March 6, 2008
Cross-examination of Mustapha Marvin Mansaray, an RUF insider witness, continued today. Mansaray was led in at 9:30 a.m. this morning, looking calm and wearing a blue button down shirt. Throughout the day, Charles Taylor sat quietly, regularly taking notes, in the back row of the defense tables, wearing glasses and wearing a dark grey suit, a white shirt and a striped blue tie.
Today’s testimony was marked by exchanges, at times testy, between the Defense and Prosecution on issues ranging from assisting each other with the page numbers on previous testimony being put to the witness, on the order of witnesses, and on the limitations on the Defense in asking questions about pre-testimony interviews with the Prosecution. Problems with accuracy of the transcript had Judge Sebutinde shaking her head at one point. Much of today’s questioning by the Defense was aimed at demonstrating that the witness was either exaggerating the truth or that his memory was unreliable. The final session focussed much of the discussion on the logistics of Mansaray’s pre-testimony discussions with the Special Court’s Prosecution Office from 2003 onwards and whether the investigators asked Mansaray to talk specifically about Charles Taylor when he first started talking with the Special Court.
Mansaray began by discussing the reports which the RUF’s Internal Defense Unit officers (such as himself) made which reported on crimes committed by RUF members with recommended disciplinary action. He said he continued to make these reports after the law broke down in 1996 in the hope that one day Foday Sankoh may want to read them. The witness said he kept duplicate copies and carried them with him from place to place as he was reassigned with the RUF until they were destroyed in the melee after Sesay, Kallon and former commanders “took the law into their own hands and killed the peacekeepers” in 2000. The Defense challenged the witness that the writing of these reports was a waste of time given the lawlessness which had overtaken the RUF after 1996. The witness rejected this, saying that it was not a waste of time because he was still writing reports on crimes which required action.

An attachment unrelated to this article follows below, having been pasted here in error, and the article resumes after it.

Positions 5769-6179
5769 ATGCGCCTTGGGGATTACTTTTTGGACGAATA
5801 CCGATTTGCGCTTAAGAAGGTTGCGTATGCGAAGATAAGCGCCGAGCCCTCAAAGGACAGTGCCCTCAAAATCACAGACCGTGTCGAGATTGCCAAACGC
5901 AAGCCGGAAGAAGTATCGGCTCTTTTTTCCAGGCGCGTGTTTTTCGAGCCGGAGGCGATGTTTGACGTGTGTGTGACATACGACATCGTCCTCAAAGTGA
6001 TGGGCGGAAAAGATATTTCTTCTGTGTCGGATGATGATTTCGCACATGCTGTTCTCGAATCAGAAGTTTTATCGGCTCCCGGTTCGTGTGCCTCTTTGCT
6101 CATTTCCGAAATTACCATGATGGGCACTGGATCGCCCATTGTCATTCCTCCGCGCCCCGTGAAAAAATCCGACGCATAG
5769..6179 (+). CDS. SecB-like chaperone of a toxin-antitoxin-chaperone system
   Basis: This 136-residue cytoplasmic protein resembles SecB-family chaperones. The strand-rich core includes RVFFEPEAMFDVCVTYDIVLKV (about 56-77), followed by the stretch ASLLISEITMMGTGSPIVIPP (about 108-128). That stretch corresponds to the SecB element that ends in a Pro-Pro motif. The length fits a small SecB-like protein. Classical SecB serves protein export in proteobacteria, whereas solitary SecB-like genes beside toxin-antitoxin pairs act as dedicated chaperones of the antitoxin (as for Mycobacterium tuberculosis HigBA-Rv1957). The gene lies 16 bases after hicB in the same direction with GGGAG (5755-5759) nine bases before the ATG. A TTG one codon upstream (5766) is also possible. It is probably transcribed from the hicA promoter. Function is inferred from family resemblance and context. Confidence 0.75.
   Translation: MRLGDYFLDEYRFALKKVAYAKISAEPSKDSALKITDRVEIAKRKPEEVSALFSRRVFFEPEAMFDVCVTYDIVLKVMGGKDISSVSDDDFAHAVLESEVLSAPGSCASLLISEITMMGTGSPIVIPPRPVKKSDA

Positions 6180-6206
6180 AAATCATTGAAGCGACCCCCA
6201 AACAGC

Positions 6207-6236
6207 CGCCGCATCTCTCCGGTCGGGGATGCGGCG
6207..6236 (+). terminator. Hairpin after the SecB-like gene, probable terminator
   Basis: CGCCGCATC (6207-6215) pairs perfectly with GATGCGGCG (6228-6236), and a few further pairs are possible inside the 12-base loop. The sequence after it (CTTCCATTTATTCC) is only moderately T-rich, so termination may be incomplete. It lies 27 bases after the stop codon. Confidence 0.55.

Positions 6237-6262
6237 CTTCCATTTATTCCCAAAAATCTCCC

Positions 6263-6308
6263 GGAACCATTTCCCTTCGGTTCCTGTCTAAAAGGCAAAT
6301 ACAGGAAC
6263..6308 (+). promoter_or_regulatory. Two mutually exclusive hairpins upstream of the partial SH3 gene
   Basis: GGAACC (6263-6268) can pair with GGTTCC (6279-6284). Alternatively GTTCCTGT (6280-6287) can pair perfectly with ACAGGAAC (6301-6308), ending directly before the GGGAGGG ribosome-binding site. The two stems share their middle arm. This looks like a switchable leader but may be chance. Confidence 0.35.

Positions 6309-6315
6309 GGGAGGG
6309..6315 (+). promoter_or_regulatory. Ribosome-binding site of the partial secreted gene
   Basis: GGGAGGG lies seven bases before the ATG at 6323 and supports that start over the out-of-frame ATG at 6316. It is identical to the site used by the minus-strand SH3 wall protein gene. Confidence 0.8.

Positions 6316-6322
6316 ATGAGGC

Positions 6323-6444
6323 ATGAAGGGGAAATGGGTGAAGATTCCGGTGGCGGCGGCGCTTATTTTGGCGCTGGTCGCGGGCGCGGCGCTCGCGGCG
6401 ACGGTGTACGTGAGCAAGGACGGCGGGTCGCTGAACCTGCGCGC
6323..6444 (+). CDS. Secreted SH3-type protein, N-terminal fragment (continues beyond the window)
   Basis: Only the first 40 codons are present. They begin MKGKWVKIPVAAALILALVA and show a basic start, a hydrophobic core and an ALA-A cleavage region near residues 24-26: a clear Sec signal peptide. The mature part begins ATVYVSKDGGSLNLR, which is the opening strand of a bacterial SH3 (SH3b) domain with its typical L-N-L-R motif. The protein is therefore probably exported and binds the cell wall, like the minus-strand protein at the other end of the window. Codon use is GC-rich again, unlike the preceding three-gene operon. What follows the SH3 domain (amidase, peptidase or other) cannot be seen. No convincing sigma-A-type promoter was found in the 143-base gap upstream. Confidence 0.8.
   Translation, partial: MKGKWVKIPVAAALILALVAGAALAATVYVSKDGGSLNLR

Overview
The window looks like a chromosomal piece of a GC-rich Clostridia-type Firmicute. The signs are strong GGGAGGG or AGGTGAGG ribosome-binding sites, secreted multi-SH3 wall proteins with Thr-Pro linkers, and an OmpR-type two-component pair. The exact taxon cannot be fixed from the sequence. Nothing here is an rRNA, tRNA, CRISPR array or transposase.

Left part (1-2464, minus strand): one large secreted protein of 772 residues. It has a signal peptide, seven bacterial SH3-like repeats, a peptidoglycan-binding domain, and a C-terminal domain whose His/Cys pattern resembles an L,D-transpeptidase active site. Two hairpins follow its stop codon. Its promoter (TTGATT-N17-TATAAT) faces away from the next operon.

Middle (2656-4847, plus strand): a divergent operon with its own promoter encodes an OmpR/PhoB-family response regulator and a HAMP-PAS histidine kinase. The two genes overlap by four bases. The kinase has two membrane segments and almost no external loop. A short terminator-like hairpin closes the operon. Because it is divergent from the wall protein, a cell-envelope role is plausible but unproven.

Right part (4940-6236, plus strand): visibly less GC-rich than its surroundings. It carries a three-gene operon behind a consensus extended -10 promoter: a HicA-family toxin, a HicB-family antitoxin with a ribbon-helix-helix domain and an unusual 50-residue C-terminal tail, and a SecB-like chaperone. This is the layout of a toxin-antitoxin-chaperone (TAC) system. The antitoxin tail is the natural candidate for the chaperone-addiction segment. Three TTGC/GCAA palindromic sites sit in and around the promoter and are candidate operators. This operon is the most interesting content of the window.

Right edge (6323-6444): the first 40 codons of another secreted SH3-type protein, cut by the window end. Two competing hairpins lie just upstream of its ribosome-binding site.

Defense Counsel Terry Munyard then turned to the time that Mansaray spent as a mining commander in Ngaiya. He focussed specifically on the testimony presented that civilians were forced to work in the mines and those who refused or tried to escape with diamonds were either beaten or killed. The Defense challenged the veracity of some of Mansaray’s testimony, including his statement that he had provided his supervisor, Francis Musa, with a report on a killing done by Alhaji Put More. Munyard said that Put More denied ever receiving such a report. Mansaray rejected this, and insisted that Musa received it and that they talked about it in person. The Defense also challenged the testimony that Mansaray had sent a report to Francis Musa about Sam Bockarie getting arms and ammunition from Liberia. Munyard argued that this was not the type of report that Mansaray would be required to write. Mansaray said that he and his colleagues from the IDU had to write daily reports about all things going on within the RUF, including the movement of fighters and civilians. The reports were not just about cases when commanders killed civilians. The movements of Bockarie were relevant for these daily reports.